The territory of the current State of Puebla offers practically all the natural climates and regions of the planet, from the arid deserts of the south, to the rain forests of the Sierra Norte.
Its first inhabitants, descendants of those who walked from Siberia to Alaska, much more than fifty thousand years ago, found a variety of fauna from which they could feed by hunting, always forced to live in groups in order to act and defend themselves.
His descendants, thousands of years later, formed a very wide and varied cultural region called Mesoamerica.
The oldest evidence of human activity in Puebla dates back to around 7000 BC in the Tehuacán Valley. From this time we have stone instruments such as axes, scrapers, and carved stone knives, which the Aborigines made and used to hunt and gather herbs and wild fruits to meet their food, shelter, and clothing needs. In addition, we can see remains of ixtle ropes, avocado seeds, amaranth branches and remains of Teozintle cobs, the latter the first variety of corn cultivated by humans in the American continent.
The geographical and climatic conditions of the Puebla-Tlaxcala valley have been conducive to life since very ancient times. During the Formative horizon (200 BC to 200 AD) there was an important process of occupation of the territory; the societies of that time were sustained by means of agriculture. The importance given to nature and material progress resulted in the development of religion and magical thinking. An example of this is human burials, in which the body of the deceased was placed dressed in green stone jewels and protected within a “magic fence”.
High culture flourished during the Classic horizon (200 AD to 900 AD) in the Puebla Valley. The most important city of the time was Cholula, a sacred city where a wide diversity of cultures came together. An important element of this stage is the thin orange type pottery, produced in the Ixcaquixtla area, south of Puebla, and which was among the finest and most precious merchandise circulating in Mesoamerica.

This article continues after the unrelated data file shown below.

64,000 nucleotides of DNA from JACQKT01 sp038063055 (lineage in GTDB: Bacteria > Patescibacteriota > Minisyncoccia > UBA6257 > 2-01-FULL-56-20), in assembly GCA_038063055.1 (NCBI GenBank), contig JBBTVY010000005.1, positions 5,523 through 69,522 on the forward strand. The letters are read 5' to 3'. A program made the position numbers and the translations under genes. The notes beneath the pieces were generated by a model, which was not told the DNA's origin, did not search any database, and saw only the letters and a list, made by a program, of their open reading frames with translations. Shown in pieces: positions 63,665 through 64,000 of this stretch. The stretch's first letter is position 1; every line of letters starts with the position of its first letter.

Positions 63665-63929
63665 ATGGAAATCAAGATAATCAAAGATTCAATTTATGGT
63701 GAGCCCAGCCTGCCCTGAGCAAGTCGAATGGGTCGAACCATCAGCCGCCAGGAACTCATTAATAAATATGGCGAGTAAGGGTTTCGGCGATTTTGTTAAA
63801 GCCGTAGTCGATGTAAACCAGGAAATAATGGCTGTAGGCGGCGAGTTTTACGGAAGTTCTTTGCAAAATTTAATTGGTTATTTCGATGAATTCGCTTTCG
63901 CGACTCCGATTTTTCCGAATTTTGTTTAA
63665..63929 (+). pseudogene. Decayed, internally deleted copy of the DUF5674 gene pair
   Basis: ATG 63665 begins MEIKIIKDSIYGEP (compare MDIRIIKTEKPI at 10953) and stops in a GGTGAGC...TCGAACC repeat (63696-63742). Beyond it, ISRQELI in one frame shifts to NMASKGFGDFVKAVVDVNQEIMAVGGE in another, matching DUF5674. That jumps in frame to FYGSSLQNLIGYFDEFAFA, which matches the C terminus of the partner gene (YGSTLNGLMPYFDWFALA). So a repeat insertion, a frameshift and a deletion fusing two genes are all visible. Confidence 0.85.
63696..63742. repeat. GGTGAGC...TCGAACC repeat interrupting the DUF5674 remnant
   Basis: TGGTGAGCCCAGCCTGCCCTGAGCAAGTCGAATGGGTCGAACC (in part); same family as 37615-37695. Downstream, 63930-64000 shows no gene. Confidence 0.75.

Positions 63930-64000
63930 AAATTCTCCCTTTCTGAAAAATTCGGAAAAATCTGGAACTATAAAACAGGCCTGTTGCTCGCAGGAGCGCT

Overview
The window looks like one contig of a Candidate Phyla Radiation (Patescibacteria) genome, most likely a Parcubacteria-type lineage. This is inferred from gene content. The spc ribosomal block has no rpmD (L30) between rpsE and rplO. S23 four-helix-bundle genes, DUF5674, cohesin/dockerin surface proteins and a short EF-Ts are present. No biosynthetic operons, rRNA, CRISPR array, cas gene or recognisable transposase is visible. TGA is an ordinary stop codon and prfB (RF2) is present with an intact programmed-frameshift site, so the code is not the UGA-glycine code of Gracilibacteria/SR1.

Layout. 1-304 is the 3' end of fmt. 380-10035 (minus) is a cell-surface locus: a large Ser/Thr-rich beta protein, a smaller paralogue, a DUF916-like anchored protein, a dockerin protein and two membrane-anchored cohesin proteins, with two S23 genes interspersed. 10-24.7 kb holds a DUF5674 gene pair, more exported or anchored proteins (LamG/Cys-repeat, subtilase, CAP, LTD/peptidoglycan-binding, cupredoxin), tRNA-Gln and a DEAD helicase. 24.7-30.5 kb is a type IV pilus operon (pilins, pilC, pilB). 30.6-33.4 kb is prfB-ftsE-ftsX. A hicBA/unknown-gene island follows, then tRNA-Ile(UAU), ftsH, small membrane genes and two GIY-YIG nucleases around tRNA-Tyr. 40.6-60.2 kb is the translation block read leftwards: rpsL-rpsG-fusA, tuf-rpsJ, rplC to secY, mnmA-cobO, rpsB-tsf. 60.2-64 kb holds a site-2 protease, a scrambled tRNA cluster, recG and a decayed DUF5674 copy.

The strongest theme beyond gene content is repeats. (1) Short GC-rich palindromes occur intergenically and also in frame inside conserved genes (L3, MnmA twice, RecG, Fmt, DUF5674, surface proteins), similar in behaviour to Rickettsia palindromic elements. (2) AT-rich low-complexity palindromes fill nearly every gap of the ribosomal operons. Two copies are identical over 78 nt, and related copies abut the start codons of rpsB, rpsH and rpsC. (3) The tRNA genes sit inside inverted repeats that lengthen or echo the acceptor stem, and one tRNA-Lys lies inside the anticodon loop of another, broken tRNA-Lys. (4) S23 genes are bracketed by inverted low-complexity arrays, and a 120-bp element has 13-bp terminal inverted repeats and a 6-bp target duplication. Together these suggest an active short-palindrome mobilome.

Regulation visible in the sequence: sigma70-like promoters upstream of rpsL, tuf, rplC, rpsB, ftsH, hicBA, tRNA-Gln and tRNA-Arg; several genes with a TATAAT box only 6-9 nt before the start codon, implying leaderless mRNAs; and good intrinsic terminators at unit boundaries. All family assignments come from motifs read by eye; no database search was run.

The museum has an excellent sample of polychrome codex ceramics, produced by Cholultecan potters during the Postclassic horizon (900 AD to 1521 AD). The Mexica empire dominated much of Mesoamerica during this time, and evidence of this is scattered throughout the state of Puebla. The museum has a sculpture modeled in clay that represents Xipe Tótec, god of spring, recovered from the explorations of Tepexi el Viejo, which shows us the influence of the religion of the Mexicas in the Mixtec region in the late pre-Hispanic period. .
The conquest of Mexico
The Lienzo de Tlaxcala illustrates the entry of the Spanish conquerors into the Puebla-Tlaxcalteca valley. The social change of this period was evidenced in several sculptural pieces, such as the dog covered in plumage – not hair – from Tepeaca, and the baptismal font in Tecamachalco, in which we can see the indigenous workforce interpreting the ideas and the religion imposed by the conquerors.
The colonial era
During the viceroyalty, Puebla was a first class agricultural and industrial region. Since its foundation, it has been the nucleus of industries such as textiles, glass, soap, carpentry, blacksmithing, masonry, joinery, tannery, saddlery, silverware and earthenware. In the museum we can appreciate a wide variety of objects from Talavera Poblana, stewed wood sculptures and painting. Most of these pieces come from sites and activities related to religion, since Puebla stood out during the colonial era as a devout city.